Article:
Box-Cushion-Upholstered-Seat

To create double-sided, removable covers with a zipper, the process isn’t much different, just a few small changes.  First, rather than cutting four side panels, cut five: left, front, right, top of zipper, and bottom of zipper.  For the ease of it, I cut my zipper sections the same width, leaving extra to cut off before stitching it in place.  Secondly, the sides will be the thickness of the foam plus the seam allowance on either side.  For a two-inch cushion with a 1/2 inch seam allowance, you’ll need to cut a three-inch wide piece.

To create the zipper panel, start by marking where your zipper starts and stops on each piece, centering the zipper on the width.  Then, at a half-inch allowance, sew right sides together on a short stitch (between a 1 and 2) for the areas at the first end, until you hit the mark.  Without removing the fabric or lifting the presser foot, change the stitch length to the longest stitch possible and cruise along until you hit the other zipper end mark.  Change back to the original close stitch and finish down to the end.  Always reverse a few stitches at a starting a stop point of close stitches to create a ‘knot’ and lock everything in place.

Box-Cushion-Zipper-Panels

Iron the seam flat before sewing the zipper in place for a smooth finished piece.  Center the zipper face down on the underside of that sewn strip and stitch into place as usual.

Box-Cushion-Zipper-End-Inside

Once the zipper is in place, turn the panel over and carefully cut out the long stitch in front of the zipper.  This creates a tiny pocket/flap to hide the zipper under.

Box-Cushion-Zipper-Opened-Detail

But the ends are tightly sewn shut still, thanks to the shorter stitch.

Box-Cushion-Zipper-Opened

Trim off an excess on the sides of the zipper, making it match the width of the other side sections.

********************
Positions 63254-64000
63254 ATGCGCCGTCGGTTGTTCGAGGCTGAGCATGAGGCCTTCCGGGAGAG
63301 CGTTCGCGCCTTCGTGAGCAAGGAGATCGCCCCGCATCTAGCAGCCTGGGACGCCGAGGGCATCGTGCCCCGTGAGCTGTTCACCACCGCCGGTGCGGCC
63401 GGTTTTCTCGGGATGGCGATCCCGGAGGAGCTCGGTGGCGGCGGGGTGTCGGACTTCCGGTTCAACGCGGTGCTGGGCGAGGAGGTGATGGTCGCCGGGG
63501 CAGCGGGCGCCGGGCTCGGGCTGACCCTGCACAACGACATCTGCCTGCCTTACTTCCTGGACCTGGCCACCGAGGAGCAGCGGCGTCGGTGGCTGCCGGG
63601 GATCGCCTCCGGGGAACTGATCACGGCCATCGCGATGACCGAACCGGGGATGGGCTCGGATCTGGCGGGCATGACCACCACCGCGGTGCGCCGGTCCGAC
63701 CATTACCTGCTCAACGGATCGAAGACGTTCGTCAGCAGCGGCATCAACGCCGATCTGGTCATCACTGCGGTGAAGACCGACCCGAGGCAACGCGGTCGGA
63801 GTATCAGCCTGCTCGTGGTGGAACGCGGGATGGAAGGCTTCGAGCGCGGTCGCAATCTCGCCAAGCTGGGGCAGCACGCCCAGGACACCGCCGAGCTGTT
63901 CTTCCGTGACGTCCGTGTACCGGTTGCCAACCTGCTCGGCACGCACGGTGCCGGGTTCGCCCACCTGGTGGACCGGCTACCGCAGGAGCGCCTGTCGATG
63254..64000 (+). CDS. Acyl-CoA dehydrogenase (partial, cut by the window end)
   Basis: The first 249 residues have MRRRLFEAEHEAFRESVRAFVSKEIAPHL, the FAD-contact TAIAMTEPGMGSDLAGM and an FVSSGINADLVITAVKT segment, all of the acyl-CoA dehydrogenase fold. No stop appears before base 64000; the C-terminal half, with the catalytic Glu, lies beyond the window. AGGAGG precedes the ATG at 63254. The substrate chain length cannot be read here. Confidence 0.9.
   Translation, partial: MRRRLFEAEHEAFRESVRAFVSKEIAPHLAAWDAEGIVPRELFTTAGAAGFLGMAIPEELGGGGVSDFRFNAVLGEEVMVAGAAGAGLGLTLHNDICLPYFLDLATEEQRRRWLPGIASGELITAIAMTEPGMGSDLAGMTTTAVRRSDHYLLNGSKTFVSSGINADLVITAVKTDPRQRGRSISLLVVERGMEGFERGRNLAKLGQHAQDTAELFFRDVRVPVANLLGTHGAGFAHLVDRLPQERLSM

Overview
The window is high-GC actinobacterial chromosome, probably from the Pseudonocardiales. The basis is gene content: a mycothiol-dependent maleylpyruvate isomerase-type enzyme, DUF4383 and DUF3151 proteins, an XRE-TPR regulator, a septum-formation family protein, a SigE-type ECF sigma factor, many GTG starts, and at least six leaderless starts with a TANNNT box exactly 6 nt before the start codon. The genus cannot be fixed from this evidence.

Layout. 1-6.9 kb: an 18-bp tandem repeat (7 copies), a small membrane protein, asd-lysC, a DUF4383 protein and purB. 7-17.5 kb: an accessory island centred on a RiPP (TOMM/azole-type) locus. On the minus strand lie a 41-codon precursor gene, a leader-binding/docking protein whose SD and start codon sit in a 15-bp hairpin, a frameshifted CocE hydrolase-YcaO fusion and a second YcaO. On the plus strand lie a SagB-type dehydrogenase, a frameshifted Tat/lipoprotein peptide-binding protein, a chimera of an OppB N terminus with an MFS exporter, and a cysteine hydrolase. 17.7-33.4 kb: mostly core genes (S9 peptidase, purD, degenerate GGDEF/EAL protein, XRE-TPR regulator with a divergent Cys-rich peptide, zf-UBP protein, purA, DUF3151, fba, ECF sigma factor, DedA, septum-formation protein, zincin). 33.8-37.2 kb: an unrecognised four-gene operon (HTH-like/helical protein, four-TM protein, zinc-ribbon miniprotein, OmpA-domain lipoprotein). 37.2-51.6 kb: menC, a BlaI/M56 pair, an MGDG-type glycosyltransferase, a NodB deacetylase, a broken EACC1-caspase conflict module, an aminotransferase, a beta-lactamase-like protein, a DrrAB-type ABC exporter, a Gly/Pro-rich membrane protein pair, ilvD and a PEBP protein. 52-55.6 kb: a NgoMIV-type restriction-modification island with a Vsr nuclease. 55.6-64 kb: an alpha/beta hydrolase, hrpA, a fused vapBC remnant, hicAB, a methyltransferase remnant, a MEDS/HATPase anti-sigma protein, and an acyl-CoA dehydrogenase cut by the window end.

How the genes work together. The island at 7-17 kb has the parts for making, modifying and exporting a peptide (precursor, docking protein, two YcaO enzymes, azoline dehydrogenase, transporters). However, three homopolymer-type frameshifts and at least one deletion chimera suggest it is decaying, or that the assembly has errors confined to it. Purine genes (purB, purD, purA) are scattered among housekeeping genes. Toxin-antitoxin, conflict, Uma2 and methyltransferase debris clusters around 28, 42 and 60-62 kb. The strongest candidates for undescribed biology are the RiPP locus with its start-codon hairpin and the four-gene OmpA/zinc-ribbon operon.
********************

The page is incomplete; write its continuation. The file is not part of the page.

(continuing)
Box-Cushion-Finished-Zipper

Then, follow the first steps, sewing sides to the top, followed by the corners until you’re ready for the back panel.  Open the zipper-this is crucial, or you won’t be able to turn the cover right side out.  Pin the back piece in place and carefully stitch along, working slowly around the corners.

Box-Cushion-Back-Pinned-On

Before turning right side out, snip away any bulky areas, but still leave enough fabric so it won’t tear with use.  If you’re feeling up to it, iron all the seams for really straight, tight seams and corners and then stuff the foam in.  Give yourself a big pat on the back and your favorite treat (chocolate, wine, beer, a nap!) for not giving up/throwing it in the trash/creating something that is a pain in the butt.

Helpful tips:

  1.  Use the longest stitch for the first corners, just to make sure it all lines up and looks good.  If it doesn’t, it’s easy to pull out and try again.  If it does look good, go back over that stitching with a shorter stitch to secure everything in place.
  2. If you’re cutting foam, wait to cut until the covers are sewn.  It’s better to have a tighter fit than to find out you have to stitch with a wider seam allowance to shrink the covers down.  I left my foam an inch wider and taller than my back cushions for a fuller look.
  3. Have extra needles on hand.  I broke one, then had to wait until morning to get extras and it was stupidly annoying to me.

As daunting as the covers seemed, after the first one, I had worked out the kinks and felt much more confident in what I was doing.

MCM-Chairs-Updated-Top-Cushions

The subtle pattern of the fabric is noticeable up close, but looks like a nice neutral from across the room.

MCM-Chairs-Updated-Fabric-Detail

If, okay, more likely when I feel up to it, I still need to iron the seams for a straighter, clean fit.  Hashtag OCD problems-ha!

MCM-Chairs-Updated-Back-Cushion-Detail

Honestly, sewing the covers went easier with each one.  It seems like a lot of steps and work, but once you get the hang of it, it’s really not so bad.  As long as you have extra needles.  And a good seam ripper.  Have you entered the Minted giveaway yet?